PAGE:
How Sustainable are the Batteries in E-bikes and Other MTB Gadgets? We Asked a Battery Expert.

We chat with a battery expert and find out how sustainable lithium e-bike batteries are, and what happens when they are recycled.

“Sure, I’m ready to hit he trail as soon as my GPS watch, e-bike, earbuds, shifter, derailleur, seat post, phone, and headlamp are fully charged. Shouldn’t be long.”

In the yea and nay tussle over modern e-bikes, concerns remain over the sustainable creation and recycling of their lithium batteries, just as the case goes with electric cars. Where does all of that lithium come from, and what can we do with it once it no longer holds a sufficient electrical charge? The origin of raw materials that make up the batteries in all of our various trail toys is a legitimate concern, so we asked some industry professionals where it all comes from, and what we can do once it becomes “waste.”

Like most electronic devices made today, e-bikes and GPS computers alike use lithium-ion batteries. According to a tech article published on How Stuff Works, ‘A typical lithium-ion battery can store 150 watt-hours of electricity in 1 kilogram of battery. A NiMH (nickel-metal hydride) battery pack can store perhaps 100 watt-hours per kilogram, although 60 to 70 watt-hours might be more typical. A lead-acid battery can store only 25 watt-hours per kilogram. Using lead-acid technology, it takes 6 kilograms to store the same amount of energy that a 1 kilogram lithium-ion battery can handle.” So Lithium-based batteries can be lighter weight, which is an essential feature of nearly any mountain bike product.

While Chile and Bolivia reportedly hold the largest deposits of lithium on earth, it’s the Sonora Lithium Mine in Sonora Mexico, Thacker Pass Lithium Project in Nevada, USA, and the Woodgina Lithium Project in Western Australia that produce the most lithium per annum. Four of the other top-ten lithium producing mines are located in Australia, and the final ninth and tenth slots on the global extraction list are taken by mines in Western Mali and near the Zimbabwe capital of Harare, both owned by Australian mining firms.

Like most mineral and metal extraction, mining lithium has negative effects on the natural environment and the people who live near the massive extraction sites. In one mining region of Chile, where lithium is mined through a process of brine-water evaporation, mineral extraction has used up to 65% of the region’s clean water–greatly impacting vegetable and animal farms alike.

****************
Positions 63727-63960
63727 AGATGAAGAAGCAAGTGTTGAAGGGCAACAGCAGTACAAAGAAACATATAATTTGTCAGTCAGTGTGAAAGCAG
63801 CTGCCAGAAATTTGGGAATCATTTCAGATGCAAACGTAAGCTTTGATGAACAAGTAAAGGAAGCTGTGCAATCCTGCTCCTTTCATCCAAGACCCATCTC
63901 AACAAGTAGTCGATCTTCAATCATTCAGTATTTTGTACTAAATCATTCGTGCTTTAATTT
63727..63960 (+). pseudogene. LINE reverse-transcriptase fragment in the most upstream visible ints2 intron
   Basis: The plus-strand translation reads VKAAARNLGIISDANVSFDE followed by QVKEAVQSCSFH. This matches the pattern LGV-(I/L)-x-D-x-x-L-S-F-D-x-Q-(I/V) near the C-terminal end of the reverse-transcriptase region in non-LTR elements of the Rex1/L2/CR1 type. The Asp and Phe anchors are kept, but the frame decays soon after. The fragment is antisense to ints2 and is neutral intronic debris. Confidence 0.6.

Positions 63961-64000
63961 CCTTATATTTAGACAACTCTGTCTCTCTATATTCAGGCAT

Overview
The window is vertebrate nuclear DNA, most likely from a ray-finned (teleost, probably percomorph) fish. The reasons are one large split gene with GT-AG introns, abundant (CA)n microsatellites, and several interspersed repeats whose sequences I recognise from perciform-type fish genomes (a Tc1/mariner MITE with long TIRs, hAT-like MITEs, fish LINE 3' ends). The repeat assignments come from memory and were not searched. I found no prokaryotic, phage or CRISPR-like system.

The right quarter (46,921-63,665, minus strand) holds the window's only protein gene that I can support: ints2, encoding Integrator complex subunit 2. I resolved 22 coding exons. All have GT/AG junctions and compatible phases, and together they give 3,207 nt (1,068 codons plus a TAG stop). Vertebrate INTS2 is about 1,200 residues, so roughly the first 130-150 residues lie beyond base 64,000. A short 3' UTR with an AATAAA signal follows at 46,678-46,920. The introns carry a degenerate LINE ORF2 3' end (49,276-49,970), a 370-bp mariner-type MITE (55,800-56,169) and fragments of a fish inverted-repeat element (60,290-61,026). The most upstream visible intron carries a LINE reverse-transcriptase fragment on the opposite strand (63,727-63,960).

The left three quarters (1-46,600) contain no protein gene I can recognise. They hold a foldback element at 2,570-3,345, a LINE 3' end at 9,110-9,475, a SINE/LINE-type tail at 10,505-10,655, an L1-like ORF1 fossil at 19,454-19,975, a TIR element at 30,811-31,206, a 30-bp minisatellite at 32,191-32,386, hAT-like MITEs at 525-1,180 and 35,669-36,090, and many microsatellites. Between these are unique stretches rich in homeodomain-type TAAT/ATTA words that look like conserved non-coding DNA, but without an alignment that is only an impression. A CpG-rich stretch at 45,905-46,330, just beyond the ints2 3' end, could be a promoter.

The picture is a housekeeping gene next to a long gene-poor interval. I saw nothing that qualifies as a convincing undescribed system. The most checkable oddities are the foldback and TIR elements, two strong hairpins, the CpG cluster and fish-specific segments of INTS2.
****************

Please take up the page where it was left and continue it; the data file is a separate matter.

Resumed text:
The chemicals used to collect lithium into a marketable form, including hydrochloric acid, pollute adjacent water supplies. According to a 2018 article from WIRED, “In Australia and North America, lithium is mined from rock using more traditional methods, but still requires the use of chemicals in order to extract it in a useful form. Research in Nevada found impacts on fish as far as 150 miles downstream from a lithium processing operation.”

In addition to the environmental and social issues around lithium extraction, cobalt and nickel are necessary components of the batteries in our digital devices, including e-bikes. The same WIRED article mentions that “The Congo is home to ‘artisanal mines,’ where cobalt is extracted from the ground by hand, often using child labor, without protective equipment.” Roughly 65% of the world’s cobalt comes from The Democratic Republic of the Congo, where exploitation runs rampant through the mining industry.

Another article published by the Guardian reported that a large number of Congolese families have brought suit against some major American tech firms for their involvement in the Congolese cobalt trade. “The lawsuit argues that Apple, Google, Dell, Microsoft, and Tesla all aided and abetted the mining companies that profited from the labor of children who were forced to work in dangerous conditions – conditions that ultimately led to death and serious injury.”

In short, the creation of batteries for our machines and devices should be replaced by a less environmentally and socially detrimental form of construction. We could go on with examples of human rights abuses and ecosystem mistreatment for pages, but we need to also look at the flip-side of this controversial coin; recycling.

To learn more about what happens, or can happen to lithium batteries once they no longer hold an acceptable charge, and how owners can extend the life of their battery, we interviewed Jeff Haltrecht from Call2Recycle Canada (C2R). The Toronto based recycling non-profit is working with e-bike and electric car companies, as well as municipalities, to create channels for lithium battery recycling.

How are e-bike batteries recycled, and is anyone working to improve this process?